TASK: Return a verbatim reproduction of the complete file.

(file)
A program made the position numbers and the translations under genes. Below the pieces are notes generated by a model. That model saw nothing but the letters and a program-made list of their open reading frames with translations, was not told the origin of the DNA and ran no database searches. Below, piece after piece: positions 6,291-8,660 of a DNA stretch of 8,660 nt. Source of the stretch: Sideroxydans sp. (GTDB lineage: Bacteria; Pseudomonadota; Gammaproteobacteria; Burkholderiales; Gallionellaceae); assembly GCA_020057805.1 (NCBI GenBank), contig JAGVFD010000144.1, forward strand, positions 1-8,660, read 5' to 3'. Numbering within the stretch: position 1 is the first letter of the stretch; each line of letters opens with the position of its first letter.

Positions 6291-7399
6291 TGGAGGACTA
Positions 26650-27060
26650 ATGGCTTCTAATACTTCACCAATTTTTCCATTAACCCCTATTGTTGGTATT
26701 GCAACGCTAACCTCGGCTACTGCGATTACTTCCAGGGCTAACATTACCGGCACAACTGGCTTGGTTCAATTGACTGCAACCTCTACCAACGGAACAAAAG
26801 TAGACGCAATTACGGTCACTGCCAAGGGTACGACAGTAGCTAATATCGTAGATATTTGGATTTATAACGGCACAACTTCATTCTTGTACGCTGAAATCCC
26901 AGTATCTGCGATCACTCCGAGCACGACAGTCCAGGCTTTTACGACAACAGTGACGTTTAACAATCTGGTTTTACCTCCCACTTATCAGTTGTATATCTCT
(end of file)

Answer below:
A program made the position numbers and the translations under genes. Below the pieces are notes generated by a model. That model saw nothing but the letters and a program-made list of their open reading frames with translations, was not told the origin of the DNA and ran no database searches. Below, piece after piece: positions 6,291-8,660 of a DNA stretch of 8,660 nt. Source of the stretch: Sideroxydans sp. (GTDB lineage: Bacteria; Pseudomonadota; Gammaproteobacteria; Burkholderiales; Gallionellaceae); assembly GCA_020057805.1 (NCBI GenBank), contig JAGVFD010000144.1, forward strand, positions 1-8,660, read 5' to 3'. Numbering within the stretch: position 1 is the first letter of the stretch; each line of letters opens with the position of its first letter.

Positions 6291-7399
6291 TGGAGGACTA
Positions 26650-27060
26650 ATGGCTTCTAATACTTCACCAATTTTTCCATTAACCCCTATTGTTGGTATT
26701 GCAACGCTAACCTCGGCTACTGCGATTACTTCCAGGGCTAACATTACCGGCACAACTGGCTTGGTTCAATTGACTGCAACCTCTACCAACGGAACAAAAG
26801 TAGACGCAATTACGGTCACTGCCAAGGGTACGACAGTAGCTAATATCGTAGATATTTGGATTTATAACGGCACAACTTCATTCTTGTACGCTGAAATCCC
26901 AGTATCTGCGATCACTCCGAGCACGACAGTCCAGGCTTTTACGACAACAGTGACGTTTAACAATCTGGTTTTACCTCCCACTTATCAGTTGTATATCTCT